Blind and visually impaired children experience the world in unique ways. To help them learn and develop, parents and teachers need to understand how such children relate to their environment. Felicity Harrison and Mary Crow, who have spent years working with blind children and their families, offer practical strategies for encouraging the blind child's development and interaction with his or her family and school community.
The authors begin by discussing the reactions of parents when they learn their child is visually impaired, perhaps even multihandicapped. They go on to provide insights into what it means not to see well and techniques for encouraging the child to use whatever vision he or she may have. They suggest activities that parents or teachers can share with a blind child, from songs, games, and crafts to projects around the house and ways to enjoy a walk together. They discuss the nursery school experience and offer ideas on how to make it enjoyable and rewarding. A final chapter addresses preventive and remedial measures; it focuses on the nonvisual perspective and explains how to perceive things from the blind child's point of view.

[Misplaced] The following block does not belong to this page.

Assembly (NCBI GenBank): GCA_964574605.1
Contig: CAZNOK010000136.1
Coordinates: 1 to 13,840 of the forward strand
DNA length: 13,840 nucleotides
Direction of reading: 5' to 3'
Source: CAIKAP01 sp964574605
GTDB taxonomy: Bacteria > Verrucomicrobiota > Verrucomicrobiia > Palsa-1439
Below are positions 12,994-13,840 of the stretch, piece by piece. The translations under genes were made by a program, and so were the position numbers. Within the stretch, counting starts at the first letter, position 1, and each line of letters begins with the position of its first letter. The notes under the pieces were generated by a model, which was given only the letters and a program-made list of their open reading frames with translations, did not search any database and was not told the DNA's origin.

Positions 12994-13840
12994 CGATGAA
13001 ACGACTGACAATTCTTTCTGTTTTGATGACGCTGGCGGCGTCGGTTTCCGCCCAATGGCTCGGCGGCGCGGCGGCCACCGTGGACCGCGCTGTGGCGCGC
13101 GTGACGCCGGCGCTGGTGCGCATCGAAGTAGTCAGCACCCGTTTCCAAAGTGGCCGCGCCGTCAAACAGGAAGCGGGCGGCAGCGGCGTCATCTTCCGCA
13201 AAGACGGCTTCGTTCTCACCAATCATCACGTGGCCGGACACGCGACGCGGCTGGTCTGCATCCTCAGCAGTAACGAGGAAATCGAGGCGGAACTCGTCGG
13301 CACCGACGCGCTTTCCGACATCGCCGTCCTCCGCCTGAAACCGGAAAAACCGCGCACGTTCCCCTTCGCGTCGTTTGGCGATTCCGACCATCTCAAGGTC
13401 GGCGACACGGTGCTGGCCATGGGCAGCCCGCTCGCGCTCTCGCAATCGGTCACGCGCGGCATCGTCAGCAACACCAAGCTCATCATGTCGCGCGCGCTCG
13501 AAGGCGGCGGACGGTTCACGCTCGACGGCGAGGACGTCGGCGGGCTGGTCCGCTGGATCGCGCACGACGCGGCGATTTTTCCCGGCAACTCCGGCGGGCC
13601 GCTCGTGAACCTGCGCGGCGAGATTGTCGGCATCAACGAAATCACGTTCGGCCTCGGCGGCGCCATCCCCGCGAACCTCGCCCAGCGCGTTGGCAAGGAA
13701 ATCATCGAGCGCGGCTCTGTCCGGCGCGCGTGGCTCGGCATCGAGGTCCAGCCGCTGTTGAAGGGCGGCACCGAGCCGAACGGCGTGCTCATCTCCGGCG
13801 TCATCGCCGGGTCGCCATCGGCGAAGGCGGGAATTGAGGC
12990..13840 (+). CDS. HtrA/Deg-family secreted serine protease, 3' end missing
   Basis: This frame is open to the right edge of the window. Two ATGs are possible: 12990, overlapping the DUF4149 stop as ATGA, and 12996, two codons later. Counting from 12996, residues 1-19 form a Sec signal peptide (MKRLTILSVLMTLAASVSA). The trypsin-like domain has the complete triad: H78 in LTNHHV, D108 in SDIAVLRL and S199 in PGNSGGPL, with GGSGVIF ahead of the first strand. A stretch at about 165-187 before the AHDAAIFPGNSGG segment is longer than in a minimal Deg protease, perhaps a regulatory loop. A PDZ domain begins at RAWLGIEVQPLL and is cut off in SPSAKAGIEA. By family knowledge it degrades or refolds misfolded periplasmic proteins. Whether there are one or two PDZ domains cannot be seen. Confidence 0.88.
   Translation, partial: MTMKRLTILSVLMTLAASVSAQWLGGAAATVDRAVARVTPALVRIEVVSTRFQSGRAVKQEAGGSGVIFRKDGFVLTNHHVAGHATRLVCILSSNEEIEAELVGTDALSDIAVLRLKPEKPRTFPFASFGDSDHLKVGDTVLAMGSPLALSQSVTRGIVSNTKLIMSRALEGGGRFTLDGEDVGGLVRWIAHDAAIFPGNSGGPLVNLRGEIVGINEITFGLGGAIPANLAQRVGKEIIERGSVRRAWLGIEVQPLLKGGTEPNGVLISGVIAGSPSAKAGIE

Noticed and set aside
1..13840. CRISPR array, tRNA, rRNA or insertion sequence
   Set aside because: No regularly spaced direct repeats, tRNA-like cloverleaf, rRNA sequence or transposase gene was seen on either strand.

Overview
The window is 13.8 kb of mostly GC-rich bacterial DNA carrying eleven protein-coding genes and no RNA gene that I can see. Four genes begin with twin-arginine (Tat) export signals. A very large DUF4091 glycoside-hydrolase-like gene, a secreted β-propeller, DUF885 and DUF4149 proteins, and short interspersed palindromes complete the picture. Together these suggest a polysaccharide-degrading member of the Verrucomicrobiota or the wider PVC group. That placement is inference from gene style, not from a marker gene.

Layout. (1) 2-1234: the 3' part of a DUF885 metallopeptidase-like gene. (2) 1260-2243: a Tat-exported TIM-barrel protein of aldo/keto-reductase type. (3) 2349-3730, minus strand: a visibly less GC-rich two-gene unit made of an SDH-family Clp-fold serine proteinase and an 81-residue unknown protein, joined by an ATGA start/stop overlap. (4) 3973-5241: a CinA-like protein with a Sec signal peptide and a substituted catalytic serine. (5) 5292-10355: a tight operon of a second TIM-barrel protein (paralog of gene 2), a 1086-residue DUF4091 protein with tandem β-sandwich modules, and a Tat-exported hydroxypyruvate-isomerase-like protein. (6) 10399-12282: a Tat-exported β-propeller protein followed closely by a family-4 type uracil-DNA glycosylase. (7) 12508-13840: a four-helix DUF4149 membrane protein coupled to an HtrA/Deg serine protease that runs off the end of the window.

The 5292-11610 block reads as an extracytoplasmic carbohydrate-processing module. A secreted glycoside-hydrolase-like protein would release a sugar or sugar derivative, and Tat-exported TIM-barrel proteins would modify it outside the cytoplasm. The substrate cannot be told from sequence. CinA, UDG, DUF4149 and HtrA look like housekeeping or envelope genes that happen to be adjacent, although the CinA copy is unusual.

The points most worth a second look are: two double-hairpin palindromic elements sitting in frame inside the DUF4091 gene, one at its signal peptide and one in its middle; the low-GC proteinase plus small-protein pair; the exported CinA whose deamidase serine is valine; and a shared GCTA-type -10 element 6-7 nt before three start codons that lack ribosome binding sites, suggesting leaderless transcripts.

Parents and preschool teachers of visually impaired children will find this a welcome guide to coping with day-to-day challenges and enhancing the child's education and development.